Five deaths have been tied to the subsequent events.
Close to 6 pm, the commencement of a curfew, with the crowd largely dispersed and the Capitol under control, here was Trump’s mindset via Twitter.
These are the things and events that happen when a sacred landslide election victory is so unceremoniously & viciously stripped away from great patriots who have been badly & unfairly treated for so long. Go home with love & in peace. Remember this day forever!
For four years I have resisted the knee-jerk temptation to blame everything on Trump. But this time he deserves it. The president is to blame.
But this was 30 years in the making. It was the culmination of the outsized influence of a polarized media on a small but loyal base, and its control over doctrinaire politicians. The very same alliance whipping some into a frenzy while pushing the myth of a stolen election. For them, it’s been about driving revenue through radio ears, television eyes, and computer mouse clicks.
John McCain understood what I’m referring to. Remember when after being diagnosed with brain cancer, he returned to the well of the senate and famously gave a thumbs down to the repeal of Obamacare? That day, July 25, 2017, he said with regard to a polarized media: “our incapacity is their livelihood”
The McCain mantel was assumed by Nebraska’s Sen Ben Sasse this week. First, in a Facebook essay, he exposed his colleagues when he wrote:
When we talk in private, I haven’t heard a single congressional republican allege that the election results were fraudulent – not one. Instead, I hear them talk about their worries about how they will “look” to president trump’s most ardent supporters.
Then on Wednesday night, when the Senate reconvened, Sasse summed up what brought the nation to the brink: “Don’t let the screamers who monetize hate have the final word,” he said.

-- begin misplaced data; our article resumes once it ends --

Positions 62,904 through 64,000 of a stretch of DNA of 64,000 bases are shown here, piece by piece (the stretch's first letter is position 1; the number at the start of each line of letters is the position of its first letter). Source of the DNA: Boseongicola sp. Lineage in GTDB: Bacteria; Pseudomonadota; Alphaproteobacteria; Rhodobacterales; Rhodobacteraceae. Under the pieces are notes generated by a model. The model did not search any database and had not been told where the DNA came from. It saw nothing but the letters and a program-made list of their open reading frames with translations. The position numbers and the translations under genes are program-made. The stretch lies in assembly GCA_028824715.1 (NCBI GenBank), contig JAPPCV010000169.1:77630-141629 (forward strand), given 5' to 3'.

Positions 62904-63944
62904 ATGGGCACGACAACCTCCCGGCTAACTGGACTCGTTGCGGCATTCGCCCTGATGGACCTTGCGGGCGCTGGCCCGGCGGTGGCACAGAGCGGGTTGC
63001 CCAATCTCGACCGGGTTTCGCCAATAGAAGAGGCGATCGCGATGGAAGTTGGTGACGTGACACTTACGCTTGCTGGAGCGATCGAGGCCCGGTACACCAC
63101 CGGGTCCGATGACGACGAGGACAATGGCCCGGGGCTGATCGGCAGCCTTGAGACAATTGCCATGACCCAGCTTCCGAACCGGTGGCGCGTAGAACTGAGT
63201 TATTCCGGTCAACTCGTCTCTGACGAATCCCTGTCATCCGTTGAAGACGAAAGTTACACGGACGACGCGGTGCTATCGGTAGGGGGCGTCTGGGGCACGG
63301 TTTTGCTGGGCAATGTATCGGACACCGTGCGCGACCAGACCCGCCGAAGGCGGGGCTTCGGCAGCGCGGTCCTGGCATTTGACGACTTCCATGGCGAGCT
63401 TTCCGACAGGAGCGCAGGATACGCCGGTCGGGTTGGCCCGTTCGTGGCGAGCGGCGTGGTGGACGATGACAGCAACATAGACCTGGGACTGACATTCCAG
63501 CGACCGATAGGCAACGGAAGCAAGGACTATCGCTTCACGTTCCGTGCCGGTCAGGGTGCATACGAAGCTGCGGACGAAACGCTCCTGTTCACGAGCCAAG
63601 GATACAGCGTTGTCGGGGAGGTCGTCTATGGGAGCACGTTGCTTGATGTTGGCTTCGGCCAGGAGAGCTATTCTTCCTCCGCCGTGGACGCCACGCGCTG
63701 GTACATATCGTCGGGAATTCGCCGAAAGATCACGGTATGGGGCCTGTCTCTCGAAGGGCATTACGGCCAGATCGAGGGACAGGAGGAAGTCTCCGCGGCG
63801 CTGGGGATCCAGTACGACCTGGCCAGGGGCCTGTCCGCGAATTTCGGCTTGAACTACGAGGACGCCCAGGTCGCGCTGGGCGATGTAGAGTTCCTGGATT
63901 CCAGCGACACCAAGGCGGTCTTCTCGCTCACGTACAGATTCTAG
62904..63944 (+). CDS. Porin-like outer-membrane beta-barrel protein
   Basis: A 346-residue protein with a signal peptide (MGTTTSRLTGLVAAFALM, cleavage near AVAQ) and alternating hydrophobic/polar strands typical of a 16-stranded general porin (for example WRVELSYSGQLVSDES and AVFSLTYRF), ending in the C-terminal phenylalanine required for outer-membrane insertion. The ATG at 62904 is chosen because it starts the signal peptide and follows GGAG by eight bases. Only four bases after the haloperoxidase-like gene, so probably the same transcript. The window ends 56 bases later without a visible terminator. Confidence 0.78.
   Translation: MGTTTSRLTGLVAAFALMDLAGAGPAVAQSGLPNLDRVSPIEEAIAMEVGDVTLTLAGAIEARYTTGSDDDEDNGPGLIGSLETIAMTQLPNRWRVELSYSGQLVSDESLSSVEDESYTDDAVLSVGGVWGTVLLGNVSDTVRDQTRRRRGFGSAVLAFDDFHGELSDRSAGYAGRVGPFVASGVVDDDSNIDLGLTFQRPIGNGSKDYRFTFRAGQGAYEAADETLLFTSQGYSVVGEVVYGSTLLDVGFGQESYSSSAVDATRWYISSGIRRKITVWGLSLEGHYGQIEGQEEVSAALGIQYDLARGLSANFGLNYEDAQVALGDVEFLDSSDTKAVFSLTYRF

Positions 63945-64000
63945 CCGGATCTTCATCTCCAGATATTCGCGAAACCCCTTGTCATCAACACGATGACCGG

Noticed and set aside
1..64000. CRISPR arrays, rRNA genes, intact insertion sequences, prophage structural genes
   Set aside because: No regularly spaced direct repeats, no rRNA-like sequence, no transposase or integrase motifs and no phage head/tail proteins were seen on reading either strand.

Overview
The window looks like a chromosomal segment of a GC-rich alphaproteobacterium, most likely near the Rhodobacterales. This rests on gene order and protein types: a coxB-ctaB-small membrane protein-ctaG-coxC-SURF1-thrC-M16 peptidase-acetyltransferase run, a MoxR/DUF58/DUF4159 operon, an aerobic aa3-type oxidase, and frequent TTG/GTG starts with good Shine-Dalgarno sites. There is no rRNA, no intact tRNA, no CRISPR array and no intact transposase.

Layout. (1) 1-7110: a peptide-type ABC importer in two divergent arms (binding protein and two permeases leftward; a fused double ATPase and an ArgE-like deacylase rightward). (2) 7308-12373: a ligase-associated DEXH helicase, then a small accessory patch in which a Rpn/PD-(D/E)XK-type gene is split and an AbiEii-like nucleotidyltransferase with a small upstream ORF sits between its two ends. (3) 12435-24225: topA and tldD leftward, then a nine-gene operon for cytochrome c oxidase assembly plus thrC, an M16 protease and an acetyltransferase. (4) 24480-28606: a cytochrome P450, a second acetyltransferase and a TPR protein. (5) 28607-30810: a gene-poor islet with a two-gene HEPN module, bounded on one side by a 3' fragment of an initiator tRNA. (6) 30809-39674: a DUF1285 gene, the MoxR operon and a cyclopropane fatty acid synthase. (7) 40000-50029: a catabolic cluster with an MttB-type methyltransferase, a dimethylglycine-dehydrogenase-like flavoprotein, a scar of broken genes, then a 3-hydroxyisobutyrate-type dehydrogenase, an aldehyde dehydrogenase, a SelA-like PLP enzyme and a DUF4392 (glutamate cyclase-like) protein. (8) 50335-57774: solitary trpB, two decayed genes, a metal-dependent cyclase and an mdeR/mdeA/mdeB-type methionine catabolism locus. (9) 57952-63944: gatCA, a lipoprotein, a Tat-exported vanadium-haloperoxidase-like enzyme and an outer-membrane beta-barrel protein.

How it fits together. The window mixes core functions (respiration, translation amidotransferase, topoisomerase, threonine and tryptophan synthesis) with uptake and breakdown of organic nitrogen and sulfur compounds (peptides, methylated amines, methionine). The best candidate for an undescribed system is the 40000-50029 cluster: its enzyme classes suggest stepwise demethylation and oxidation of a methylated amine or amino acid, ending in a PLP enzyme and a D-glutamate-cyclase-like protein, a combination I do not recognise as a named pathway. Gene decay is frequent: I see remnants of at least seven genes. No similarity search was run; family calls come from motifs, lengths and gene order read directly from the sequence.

Those to whom he referred are trying to have the final word. By not outright condemning the violence – suggesting double standards. Speculating baselessly about participants.
Hell, Wednesday night, Tucker Carlson concluded a monologue by saying “it’s not your fault, it’s their fault.”
Mitt Romney, who literally faced screamers the night before, rose in the senate. He said: “We gather today due to a selfish man’s injured pride and the outrage of his supporters whom he has deliberately misinformed for the past two months and stirred to action this very morning,”
Lindsey Graham, the president’s friend and golf partner said lamented the final days of Trump, saying:
“Trump and I….We’ve had a hell of a journey. And I hate it to end this way. Oh, my god, I hate it. From my point of view, he’s been a consequential president. But today….First thing you’ll see. All I can say is: count me out enough is enough.”
Instinct suggests the American people will agree that enough is enough. Then again, a YouGov survey released yesterday found that while a majority of Americans see Wednesday’s events as a threat to democracy, while 45% of Republicans actively support the actions of those at the Capitol.
Lindsey Graham said he “hated it to end this way.”
But it did. That will be the epitaph of the Trump administration.
Using the perfect blend of analysis and humor, Michael Smerconish delivers engaging, thought-provoking, and balanced dialogue on today’s political arena and the long-term implications of the polarization in politics. In addition to his acclaimed work as nationally syndicated Sirius XM Radio talk show host, newspaper columnist, and New York Times best-selling author, Michael Smerconish hosts CNN’s Smerconish, which airs live on Saturday at 9:00 am ET.